States Grants (Primary and Secondary Education Assistance) Legislation Amendment Bill 2004


Index

Bills Digest No. 7  2004-05

States Grants (Primary and Secondary Education Assistance) Legislation Amendment Bill 2004

WARNING:
This Digest was prepared for debate. It reflects the legislation as introduced and does not canvass subsequent amendments. This Digest does not have any official legal status. Other sources should be consulted to determine the subsequent official status of the Bill.

CONTENTS

Passage History
Purpose
Background
Main Provisions
Endnotes
Contact Officer & Copyright Details


Passage History

States Grants (Primary and Secondary Education Assistance) Legislation Amendment Bill 2004

Date Introduced: 23 June 2004

House: House of Representatives

Portfolio: Education, Science and Training

Commencement: For Schedule 1, Royal Assent; for Schedule 2, the day on which the Schools Assistance (Learning Together Achievement Through Choice and Opportunity) Act 2004 receives Royal Assent or 1 January 2005, whichever is the later date.(1)

Purpose

The purpose of this bill is to amend the States Grants (Primary and Secondary Education Assistance) Act 2000 (the current Act) to provide funding for the Tutorial Credit Initiative in 2004, and to correct a technical defect in the current Act which will enable
non-government schools to receive their correct 2004 general recurrent funding entitlement.

The bill also repeals the States Grants (Primary and Secondary Education Assistance) Act 1992 and the States Grants (Primary and Secondary Education Assistance) Act 1996 which are now redundant.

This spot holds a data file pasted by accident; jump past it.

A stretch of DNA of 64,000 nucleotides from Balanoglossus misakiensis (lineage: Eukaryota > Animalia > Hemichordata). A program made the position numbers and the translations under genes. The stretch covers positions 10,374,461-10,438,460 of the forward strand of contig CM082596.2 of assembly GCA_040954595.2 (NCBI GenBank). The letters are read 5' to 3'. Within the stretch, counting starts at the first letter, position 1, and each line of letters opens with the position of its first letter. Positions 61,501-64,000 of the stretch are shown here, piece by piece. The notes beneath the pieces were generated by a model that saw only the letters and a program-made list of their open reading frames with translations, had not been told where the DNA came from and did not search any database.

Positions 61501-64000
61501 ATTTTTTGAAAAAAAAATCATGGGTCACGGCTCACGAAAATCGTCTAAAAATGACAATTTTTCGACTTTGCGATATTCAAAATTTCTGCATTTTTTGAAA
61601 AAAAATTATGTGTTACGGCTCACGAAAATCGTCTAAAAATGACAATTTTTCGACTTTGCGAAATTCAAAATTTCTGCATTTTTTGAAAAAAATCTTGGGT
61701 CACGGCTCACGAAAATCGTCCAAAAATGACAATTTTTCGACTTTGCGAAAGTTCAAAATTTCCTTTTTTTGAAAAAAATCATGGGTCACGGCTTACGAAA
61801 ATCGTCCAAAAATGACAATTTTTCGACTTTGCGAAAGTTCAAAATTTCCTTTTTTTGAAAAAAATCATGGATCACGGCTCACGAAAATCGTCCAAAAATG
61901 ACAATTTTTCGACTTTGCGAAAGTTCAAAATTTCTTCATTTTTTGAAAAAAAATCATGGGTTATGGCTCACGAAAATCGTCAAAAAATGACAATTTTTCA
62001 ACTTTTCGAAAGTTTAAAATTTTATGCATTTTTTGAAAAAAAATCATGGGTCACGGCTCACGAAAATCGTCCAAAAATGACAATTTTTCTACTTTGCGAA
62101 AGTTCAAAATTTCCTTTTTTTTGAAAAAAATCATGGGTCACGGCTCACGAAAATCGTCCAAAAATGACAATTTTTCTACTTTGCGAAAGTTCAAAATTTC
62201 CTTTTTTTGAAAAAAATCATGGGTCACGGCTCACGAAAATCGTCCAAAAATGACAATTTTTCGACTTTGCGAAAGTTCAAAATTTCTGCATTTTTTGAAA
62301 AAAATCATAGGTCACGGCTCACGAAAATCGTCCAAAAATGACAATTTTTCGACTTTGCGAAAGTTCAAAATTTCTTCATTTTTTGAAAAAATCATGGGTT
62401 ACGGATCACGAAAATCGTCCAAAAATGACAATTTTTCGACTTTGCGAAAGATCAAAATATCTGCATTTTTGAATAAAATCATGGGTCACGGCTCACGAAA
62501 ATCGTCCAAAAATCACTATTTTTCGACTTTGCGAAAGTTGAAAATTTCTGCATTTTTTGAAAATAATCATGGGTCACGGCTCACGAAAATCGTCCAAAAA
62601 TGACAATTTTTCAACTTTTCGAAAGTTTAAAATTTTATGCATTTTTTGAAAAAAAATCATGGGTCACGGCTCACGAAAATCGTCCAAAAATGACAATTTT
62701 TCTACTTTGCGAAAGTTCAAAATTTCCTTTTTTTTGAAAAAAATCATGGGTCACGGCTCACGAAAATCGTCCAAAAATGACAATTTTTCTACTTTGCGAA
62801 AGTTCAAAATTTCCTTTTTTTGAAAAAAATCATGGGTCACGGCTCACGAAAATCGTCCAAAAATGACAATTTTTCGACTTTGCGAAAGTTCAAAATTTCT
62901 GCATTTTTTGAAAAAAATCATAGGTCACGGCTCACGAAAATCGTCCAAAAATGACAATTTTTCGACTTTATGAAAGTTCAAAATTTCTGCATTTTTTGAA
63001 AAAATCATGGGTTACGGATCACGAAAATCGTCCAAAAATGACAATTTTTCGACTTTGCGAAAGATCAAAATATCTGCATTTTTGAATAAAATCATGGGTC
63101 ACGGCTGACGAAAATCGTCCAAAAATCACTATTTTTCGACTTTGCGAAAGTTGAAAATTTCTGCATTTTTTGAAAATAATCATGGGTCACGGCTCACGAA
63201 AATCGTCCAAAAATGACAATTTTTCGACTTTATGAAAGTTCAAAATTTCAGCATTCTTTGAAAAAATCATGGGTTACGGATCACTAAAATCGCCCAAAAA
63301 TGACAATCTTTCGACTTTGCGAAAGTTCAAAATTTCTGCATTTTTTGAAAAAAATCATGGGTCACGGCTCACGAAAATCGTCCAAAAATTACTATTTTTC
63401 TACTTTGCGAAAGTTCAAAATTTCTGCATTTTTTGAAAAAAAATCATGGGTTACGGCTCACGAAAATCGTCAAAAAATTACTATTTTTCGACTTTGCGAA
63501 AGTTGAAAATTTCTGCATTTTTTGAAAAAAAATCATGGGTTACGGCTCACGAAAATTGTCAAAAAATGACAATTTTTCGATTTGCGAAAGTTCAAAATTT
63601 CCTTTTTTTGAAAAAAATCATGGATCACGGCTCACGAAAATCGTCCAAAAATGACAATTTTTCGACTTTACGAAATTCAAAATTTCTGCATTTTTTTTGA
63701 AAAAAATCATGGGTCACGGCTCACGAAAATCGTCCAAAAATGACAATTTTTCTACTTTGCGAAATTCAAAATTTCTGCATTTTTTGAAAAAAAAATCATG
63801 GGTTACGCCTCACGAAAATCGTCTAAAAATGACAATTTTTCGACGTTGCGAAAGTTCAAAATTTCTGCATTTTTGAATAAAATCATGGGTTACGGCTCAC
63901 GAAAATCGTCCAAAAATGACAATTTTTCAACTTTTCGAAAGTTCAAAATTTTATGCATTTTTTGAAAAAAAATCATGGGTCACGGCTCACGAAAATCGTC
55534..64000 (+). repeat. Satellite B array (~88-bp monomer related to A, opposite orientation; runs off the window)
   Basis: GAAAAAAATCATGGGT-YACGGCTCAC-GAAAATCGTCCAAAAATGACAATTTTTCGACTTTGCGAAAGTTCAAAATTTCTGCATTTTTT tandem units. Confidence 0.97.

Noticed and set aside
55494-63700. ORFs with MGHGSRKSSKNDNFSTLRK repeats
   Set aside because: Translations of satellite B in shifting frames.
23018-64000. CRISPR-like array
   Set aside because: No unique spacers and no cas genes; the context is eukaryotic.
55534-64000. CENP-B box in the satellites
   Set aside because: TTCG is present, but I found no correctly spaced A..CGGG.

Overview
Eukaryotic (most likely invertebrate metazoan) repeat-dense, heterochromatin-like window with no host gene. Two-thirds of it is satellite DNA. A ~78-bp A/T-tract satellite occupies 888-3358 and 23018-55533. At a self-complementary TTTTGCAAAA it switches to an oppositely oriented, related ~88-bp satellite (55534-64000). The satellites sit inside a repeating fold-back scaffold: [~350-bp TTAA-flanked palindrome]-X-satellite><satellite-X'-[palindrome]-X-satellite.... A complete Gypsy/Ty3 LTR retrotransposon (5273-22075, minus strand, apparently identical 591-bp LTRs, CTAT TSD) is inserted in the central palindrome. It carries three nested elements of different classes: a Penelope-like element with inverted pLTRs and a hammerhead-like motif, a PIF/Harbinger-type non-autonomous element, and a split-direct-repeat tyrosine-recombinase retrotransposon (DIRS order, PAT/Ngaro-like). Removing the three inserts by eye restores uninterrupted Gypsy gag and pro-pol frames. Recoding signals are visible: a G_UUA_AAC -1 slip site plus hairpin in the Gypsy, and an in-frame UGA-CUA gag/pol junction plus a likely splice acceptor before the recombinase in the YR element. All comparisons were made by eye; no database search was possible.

Background

Tutorial Credit Initiative

On 19 May 2004 the Minister for Education, Science and Training, Dr Brendan Nelson, announced funding of up to $6.85 million for a pilot Tutorial Credit Initiative.(2) Under this scheme parents who have received information that their child did not achieve the Year 3 minimum national reading benchmark in 2003 will receive a $700 voucher to purchase additional reading assistance for their child. The Initiative will operate in terms 3 and 4 of 2004.(3) This bill provides additional funding of $11 million which is now necessary following the extension of the Initiative to all states and territories, except Tasmania.

At the time of the announcement the tutorial credits were only to be offered in Victoria, Western Australia, the Northern Territory and the ACT because these jurisdictions were currently reporting to parents their child's performance against the national benchmarks. The announcement attracted criticism from the other states partly because it disregarded the decision made in 2003 by all education ministers that children's progress against the national benchmarks would begin to be reported to parents by the end of 2004. (4)

Dr Nelson subsequently wrote to the state education ministers in NSW, Queensland, South Australia and Tasmania and extended the offer to their states provided they reported to parents by 30 June.(5) All of these states except Tasmania agreed to do this and are now included in the Initiative. Parents of non-government school students in Tasmania will be eligible for the vouchers because non-government schools in that state do report to parents their child's performance against the national benchmarks.